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kWh a month, and BGE’s 1.1 million residential customers have an average usage of exactly 1,000 kWh a month.68 Thus, hundreds of thousands of customers would be affected by the surcharge, which would generate a large amount of revenue for the special fund. Estimates suggest that revenues would approach $500 million over five years, money that would be used to offer subsidies to other individuals and businesses in the state.
net energy Metering
labor and collective bargaining unemployment insurance
HB 1228 made changes to the state’s unemployment insurance eligibility rules to ensure that unemployed workers eligible for extended benefits can receive those benefits. Extended benefits are federally funded unemployment benefits distributed to unemployed workers after other sources of unemployment benefits are exhausted. Altering the state’s eligibility rules will qualify Maryland for over $264 million in federal funds. Since federal law does not allow federal funds to be used to pay for unemployment benefits for workers laid off from governmental entities, state expenses increase a small amount to pay for extended benefits for such workers.
Rather than add surcharges to customers’ bills and use the resulting tax revenues to subsidize other projects, HB 860/SB 380, passed and signed into law, encourages the adoption of renewable energy sources. By changing how net energy metering is calculated, this legislation will increase the value of renewable energy generation equipment such as solar panels. Net energy metering refers to the difference between the electricity consumed by a customer versus the amount of energy generated by that customer’s renewable generation equipment. The legislation makes net energy metering more beneficial for customers with renewable generation equipment, without imposing taxes on other ratepayers, or offering narrowly beneficial subsidies to specific individuals or businesses.
energy Performance contracts
HB 1310 exempts energy performance contracts
HB 417/SB 212 made changes to how worker’s
(EPCs) from the calculation of the state’s tax-supported debt. EPCs are offered by energy service companies as a way for customers to upgrade infrastructure while simultaneously reducing energy costs; customers often also receive a guarantee that the reduction in costs will be adequate to finance the upgraded infrastructure.69 In essence, future energy cost savings are used to finance current infrastructure upgrades. In Maryland’s case, by law the financing payments may not exceed the amount of energy savings. EPCs are a worthy procurement mechanism, and are considered to be capital leases and thus count towards the state’s self-imposed debt limit. However, this bill seeks to eliminate EPCs from the calculation of the debt limit, thus creating $156 million in excess debt capacity for the state when the state should be seeking to avoid additional debt.70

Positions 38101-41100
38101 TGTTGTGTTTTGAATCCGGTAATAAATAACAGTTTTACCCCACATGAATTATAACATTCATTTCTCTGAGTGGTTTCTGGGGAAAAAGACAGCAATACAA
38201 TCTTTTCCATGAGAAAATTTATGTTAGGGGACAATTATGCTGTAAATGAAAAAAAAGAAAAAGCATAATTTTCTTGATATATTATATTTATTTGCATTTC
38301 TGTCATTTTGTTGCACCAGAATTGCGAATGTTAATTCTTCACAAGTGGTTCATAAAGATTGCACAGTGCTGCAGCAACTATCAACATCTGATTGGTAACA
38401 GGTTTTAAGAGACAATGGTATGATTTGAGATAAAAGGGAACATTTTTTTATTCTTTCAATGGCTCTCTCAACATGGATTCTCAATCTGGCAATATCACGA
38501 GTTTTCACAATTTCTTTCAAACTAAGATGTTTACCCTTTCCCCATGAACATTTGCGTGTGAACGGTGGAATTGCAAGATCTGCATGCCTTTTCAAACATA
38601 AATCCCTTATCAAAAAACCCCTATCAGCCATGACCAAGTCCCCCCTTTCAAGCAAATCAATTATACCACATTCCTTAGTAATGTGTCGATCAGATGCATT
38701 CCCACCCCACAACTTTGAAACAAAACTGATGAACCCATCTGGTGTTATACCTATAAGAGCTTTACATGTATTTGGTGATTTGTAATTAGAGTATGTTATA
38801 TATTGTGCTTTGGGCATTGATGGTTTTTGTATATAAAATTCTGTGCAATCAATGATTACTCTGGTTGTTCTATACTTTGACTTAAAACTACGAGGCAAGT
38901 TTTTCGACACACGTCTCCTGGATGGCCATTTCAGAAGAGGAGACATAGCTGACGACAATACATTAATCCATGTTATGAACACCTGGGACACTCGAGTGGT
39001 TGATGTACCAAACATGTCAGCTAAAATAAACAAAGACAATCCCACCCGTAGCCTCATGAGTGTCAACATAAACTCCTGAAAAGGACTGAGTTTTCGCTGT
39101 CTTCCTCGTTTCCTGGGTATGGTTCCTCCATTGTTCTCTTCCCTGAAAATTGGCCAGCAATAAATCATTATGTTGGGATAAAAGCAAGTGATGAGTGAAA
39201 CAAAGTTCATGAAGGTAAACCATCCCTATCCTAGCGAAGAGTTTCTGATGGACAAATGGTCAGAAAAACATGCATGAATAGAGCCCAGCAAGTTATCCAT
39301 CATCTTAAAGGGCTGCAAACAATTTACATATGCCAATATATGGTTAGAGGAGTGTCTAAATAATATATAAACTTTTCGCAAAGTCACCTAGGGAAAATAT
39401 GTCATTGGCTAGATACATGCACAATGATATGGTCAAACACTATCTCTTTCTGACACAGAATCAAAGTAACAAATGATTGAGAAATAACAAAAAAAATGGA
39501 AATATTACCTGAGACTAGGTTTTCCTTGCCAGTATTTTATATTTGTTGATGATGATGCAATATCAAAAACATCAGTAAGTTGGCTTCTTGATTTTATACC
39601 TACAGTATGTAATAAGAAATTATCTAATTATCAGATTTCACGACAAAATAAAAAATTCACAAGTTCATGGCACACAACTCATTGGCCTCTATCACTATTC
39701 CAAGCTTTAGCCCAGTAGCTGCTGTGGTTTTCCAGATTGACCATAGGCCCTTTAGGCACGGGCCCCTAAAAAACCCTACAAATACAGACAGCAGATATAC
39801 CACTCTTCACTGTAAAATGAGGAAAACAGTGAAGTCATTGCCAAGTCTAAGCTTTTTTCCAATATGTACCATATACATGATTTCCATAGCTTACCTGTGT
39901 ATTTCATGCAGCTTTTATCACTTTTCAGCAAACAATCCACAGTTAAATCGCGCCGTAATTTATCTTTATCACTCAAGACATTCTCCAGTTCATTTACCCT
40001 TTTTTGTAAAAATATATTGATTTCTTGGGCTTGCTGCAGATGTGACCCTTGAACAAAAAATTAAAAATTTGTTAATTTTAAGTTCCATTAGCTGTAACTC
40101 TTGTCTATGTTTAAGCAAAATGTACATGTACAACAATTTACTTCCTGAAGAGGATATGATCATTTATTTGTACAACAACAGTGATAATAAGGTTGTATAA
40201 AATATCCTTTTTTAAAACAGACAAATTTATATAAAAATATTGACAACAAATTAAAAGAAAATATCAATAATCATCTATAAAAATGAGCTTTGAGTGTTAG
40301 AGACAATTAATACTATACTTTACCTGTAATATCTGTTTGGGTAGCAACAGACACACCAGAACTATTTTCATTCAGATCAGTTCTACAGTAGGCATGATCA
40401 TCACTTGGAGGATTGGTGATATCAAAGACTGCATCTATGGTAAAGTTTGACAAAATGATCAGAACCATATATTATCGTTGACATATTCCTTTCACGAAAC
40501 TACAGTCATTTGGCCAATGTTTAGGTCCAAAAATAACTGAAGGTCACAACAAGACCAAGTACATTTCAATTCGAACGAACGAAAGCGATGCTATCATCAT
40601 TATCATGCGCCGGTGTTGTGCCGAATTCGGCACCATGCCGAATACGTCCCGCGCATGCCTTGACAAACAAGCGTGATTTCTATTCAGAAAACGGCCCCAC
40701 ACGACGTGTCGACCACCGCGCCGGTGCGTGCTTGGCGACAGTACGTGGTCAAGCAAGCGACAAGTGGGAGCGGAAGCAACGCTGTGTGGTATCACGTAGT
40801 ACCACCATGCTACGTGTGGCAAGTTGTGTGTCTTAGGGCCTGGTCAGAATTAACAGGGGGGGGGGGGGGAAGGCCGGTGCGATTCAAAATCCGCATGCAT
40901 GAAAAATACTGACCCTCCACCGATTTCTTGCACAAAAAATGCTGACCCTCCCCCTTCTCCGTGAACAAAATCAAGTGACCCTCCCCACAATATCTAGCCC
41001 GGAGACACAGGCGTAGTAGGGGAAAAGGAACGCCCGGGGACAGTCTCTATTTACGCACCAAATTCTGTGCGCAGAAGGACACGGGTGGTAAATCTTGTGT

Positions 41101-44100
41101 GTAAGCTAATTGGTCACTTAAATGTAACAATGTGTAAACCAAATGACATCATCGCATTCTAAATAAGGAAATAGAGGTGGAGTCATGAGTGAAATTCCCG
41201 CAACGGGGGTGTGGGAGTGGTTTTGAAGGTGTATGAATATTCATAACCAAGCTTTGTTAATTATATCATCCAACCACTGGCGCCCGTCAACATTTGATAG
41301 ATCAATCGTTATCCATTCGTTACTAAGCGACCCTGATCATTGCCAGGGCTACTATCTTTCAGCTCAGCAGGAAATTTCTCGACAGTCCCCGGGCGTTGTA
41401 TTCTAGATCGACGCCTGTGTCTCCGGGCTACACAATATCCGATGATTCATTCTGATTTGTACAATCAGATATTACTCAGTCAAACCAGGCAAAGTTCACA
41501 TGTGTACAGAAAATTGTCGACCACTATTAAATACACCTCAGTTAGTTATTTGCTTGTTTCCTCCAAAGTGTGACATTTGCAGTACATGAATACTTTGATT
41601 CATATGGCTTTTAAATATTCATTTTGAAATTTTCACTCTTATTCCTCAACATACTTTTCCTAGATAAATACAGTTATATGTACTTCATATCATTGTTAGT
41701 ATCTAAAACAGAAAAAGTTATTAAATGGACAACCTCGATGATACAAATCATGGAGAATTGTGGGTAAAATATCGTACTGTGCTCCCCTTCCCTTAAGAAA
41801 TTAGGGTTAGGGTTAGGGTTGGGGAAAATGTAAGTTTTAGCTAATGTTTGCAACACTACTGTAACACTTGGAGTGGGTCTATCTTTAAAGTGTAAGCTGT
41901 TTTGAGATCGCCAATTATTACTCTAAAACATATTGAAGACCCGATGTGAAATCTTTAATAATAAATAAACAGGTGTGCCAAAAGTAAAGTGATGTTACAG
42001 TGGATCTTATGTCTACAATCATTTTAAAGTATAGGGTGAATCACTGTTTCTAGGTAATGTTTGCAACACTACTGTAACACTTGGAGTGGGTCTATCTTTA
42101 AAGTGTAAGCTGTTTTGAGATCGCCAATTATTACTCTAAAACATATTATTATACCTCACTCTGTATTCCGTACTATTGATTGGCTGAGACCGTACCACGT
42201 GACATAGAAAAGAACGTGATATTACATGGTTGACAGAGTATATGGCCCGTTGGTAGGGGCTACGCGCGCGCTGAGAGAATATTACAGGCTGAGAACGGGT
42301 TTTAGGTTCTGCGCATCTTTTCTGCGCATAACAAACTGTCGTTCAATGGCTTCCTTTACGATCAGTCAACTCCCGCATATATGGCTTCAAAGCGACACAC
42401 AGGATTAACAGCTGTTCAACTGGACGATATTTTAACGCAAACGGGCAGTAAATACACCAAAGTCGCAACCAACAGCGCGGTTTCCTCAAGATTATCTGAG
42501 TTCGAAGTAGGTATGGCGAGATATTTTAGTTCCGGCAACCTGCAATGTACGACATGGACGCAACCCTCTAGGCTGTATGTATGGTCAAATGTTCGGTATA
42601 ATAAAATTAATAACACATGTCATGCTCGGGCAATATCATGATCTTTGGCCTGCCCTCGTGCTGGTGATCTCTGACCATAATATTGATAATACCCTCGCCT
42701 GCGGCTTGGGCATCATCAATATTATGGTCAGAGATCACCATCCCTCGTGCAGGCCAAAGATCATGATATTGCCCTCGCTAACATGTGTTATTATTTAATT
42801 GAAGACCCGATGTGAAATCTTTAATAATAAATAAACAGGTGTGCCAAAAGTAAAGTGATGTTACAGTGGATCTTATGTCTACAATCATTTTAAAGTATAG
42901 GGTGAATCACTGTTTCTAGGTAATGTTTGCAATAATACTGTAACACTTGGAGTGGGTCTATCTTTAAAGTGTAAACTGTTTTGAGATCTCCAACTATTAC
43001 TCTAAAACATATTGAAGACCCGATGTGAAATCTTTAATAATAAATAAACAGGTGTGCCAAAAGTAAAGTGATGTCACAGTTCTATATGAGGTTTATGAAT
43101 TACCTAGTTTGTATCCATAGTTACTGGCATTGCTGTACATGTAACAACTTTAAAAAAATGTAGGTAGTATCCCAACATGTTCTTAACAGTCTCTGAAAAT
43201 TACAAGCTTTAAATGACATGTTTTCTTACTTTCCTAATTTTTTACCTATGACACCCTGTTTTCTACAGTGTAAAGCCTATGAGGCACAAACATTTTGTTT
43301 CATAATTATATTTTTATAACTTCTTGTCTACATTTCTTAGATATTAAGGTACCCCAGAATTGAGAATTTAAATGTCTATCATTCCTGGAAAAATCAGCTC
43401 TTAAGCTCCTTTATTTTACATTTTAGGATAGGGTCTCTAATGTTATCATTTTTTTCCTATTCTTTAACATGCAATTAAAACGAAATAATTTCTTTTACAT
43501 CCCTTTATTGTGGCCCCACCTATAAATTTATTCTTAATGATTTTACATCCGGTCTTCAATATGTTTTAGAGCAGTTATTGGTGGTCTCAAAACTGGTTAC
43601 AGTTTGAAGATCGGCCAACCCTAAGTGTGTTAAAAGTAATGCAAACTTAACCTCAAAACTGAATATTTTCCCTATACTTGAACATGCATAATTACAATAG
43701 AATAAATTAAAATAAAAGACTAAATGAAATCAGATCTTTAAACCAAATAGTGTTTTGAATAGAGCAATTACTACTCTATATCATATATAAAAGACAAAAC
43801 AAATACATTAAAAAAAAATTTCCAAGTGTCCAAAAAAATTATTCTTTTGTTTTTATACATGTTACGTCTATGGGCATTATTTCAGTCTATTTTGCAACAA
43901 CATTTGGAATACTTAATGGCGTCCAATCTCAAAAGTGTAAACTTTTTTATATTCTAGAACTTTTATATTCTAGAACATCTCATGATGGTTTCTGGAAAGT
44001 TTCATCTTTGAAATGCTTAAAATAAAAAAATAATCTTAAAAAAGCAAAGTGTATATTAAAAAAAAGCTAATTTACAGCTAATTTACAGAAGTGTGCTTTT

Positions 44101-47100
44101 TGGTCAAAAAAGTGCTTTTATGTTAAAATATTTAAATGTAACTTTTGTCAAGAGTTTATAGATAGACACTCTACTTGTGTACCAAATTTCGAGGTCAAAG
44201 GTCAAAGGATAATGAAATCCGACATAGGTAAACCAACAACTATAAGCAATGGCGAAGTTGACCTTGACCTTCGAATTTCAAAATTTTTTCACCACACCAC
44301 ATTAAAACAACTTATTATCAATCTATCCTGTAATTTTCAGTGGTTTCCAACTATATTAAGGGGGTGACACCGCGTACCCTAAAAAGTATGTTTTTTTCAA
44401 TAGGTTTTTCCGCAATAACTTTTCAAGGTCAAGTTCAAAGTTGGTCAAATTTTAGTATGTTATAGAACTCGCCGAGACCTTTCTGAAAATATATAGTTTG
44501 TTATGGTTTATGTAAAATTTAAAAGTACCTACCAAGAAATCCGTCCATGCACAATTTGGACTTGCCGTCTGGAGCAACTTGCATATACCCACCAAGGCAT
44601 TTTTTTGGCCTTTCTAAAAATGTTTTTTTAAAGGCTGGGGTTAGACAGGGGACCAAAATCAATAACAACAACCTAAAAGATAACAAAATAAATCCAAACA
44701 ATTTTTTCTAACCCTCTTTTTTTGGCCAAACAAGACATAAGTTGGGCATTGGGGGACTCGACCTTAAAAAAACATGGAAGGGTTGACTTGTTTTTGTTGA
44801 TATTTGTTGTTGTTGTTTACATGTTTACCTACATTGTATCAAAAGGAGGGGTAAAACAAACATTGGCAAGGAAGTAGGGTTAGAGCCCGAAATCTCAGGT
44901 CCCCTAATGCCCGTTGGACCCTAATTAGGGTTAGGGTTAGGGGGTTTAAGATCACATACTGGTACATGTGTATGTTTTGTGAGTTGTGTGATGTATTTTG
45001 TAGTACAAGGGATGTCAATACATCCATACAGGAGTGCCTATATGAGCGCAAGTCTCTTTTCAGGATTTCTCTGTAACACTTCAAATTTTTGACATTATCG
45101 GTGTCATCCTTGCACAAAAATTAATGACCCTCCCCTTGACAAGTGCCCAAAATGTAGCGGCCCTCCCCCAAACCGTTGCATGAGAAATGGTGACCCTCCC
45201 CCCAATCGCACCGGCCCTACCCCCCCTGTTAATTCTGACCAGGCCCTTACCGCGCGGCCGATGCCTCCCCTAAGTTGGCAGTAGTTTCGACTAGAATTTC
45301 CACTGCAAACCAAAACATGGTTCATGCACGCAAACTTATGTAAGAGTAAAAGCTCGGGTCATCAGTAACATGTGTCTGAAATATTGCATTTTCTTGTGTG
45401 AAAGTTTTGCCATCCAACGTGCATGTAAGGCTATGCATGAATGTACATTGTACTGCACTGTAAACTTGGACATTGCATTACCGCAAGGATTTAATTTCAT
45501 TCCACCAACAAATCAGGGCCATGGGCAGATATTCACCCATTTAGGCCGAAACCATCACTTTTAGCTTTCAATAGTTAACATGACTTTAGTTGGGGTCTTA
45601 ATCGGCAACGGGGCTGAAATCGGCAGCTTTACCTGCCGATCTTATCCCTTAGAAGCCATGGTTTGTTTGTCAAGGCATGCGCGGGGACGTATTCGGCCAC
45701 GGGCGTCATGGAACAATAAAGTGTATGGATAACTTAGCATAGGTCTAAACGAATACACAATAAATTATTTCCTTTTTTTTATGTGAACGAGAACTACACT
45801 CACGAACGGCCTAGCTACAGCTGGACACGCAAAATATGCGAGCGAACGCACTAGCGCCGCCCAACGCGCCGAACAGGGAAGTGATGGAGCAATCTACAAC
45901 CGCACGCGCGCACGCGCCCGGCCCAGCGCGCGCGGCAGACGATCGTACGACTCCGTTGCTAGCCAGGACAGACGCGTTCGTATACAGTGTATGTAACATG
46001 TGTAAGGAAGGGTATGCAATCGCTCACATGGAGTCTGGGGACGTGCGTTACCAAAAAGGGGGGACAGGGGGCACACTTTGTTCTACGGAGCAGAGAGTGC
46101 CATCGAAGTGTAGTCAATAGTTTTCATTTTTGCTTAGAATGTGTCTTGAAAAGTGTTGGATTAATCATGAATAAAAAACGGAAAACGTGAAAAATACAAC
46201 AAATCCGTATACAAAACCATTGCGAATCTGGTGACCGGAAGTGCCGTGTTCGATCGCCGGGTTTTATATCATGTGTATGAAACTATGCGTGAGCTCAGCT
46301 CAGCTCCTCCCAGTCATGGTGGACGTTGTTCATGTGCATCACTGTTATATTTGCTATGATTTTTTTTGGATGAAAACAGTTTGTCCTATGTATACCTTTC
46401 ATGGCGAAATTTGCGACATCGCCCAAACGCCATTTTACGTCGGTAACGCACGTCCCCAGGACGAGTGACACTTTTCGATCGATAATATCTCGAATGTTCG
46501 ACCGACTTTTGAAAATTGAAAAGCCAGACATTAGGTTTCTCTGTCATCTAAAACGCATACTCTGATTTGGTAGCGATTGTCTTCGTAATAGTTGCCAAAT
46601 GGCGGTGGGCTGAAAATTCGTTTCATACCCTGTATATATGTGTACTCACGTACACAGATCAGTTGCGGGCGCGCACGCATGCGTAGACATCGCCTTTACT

compensation death benefits are paid. The legislation was designed to address an unintended consequence of the current death benefits rules, which could provide lifetime benefits (approaching a total value of $2 million) for non-working total dependents while severely penalizing partial dependents (e.g., a spouse who held a parttime job) by capping total cumulative benefits at $75,000. Under the new law, the fraction of a family’s total income earned by any dependents is considered when determining death benefits. Not only will this result in fairer compensation for surviving beneficiaries, but the change is also expected to result in a reduction in expenditures for the Injured Workers’ Insurance Fund due to the elimination of windfall payments.